We posit that if the people involved in the multiple organizations are also those chosen to make kings out of Judicial hopefuls, to destroy careers when necessary, to allocate money to political hopefuls and the list goes on, there can be nothing but a conflict of interest.

Someone should be paying attention lest New York, more specifically Brooklyn, sink into the abyss of corrupt G-dfather like politics.   

Following the money…. will keep you posted.


De Blasio’s history of campaign finance scandals

New York City Mayor Bill de Blasio is no stranger to fundraising scandals, even if the allegations never fully stick. Just last week, The City reported on a previously undisclosed investigation by the city Department of Investigation into potential conflict of interest violations in relation to de Blasio’s fundraising. Earlier this month, the mayor received scrutiny for receiving donations from the lawyer at the heart of a controversial real estate deal between the city and shady landlords.

Here are the other times de Blasio’s fundraising tactics have gotten him into hot water:

Federal campaign finance investigation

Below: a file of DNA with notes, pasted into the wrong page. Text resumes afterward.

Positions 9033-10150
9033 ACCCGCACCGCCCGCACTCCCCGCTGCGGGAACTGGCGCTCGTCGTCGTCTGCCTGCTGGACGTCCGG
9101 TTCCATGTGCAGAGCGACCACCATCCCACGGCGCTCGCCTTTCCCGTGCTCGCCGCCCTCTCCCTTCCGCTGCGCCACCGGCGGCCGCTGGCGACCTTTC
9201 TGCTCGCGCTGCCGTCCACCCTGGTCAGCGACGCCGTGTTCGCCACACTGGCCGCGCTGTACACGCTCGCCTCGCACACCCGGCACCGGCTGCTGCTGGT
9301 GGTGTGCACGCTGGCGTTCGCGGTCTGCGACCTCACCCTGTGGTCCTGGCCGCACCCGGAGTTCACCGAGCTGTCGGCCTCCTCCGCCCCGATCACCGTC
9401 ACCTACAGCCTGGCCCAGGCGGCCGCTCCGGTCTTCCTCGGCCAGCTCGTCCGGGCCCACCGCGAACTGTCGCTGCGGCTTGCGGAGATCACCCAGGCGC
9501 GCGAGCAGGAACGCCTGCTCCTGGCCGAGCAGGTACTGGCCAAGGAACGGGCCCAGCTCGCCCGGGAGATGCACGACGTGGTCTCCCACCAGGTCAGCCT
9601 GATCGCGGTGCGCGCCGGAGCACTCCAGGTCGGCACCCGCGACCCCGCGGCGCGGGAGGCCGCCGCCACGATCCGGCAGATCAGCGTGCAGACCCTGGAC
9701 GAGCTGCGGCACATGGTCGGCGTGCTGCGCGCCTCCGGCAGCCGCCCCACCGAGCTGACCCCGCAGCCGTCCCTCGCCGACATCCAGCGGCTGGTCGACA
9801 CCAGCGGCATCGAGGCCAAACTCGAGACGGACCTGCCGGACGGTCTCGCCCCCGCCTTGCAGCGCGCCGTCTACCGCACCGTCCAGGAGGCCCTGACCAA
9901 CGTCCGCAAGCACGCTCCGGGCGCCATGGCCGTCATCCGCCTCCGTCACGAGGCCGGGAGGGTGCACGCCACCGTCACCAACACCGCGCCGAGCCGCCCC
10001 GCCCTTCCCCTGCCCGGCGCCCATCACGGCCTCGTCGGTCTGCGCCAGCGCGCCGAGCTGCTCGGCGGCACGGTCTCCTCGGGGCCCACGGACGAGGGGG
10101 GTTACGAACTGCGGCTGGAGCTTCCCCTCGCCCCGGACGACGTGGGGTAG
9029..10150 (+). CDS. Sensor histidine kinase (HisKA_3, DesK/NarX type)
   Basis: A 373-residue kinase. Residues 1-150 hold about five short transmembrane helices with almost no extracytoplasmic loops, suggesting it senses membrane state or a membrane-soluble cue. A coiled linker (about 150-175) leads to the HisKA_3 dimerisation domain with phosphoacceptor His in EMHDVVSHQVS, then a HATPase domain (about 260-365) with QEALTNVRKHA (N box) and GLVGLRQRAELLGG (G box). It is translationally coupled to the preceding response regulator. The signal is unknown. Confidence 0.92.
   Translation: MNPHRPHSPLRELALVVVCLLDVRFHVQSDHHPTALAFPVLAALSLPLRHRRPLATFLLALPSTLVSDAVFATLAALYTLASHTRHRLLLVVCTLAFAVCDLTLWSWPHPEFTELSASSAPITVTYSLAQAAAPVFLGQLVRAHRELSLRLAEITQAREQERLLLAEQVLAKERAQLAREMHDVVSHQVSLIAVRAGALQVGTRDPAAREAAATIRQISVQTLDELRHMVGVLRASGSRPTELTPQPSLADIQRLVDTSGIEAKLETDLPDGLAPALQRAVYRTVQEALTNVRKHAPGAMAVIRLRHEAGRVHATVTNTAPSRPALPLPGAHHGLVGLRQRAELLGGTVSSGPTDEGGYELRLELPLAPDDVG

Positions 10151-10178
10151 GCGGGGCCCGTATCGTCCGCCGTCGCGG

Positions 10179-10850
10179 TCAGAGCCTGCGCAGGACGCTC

In 2013, de Blasio set up a nonprofit called the Campaign for One New York to support his agenda. The now-defunct organization came under federal investigation for possible campaign finance violations in 2016. Federal prosecutors from the Southern District of New York subpoenaed thousands of emails and documents from the mayor, his aides, donors to both his 2013 mayoral campaign and the Campaign for One New York to see if donors received favorable treatment from the de Blasio administration. The investigation led to the indictment of two de Blasio donors who became cooperating witnesses – restaurateur Harendra Singh, who admitted to attempting to bribe the mayor through straw donations made to his actual campaign account, and real estate developer Jona Rechnitz, who pled guilty to conspiracy charges and later testified about his close relationship to de Blasio and other benefits as a result of his donations and fundraising. At the investigation’s conclusion in 2017, federal prosecutors did not press charges against de Blasio, but did say that he acted on behalf of donors who sought favors.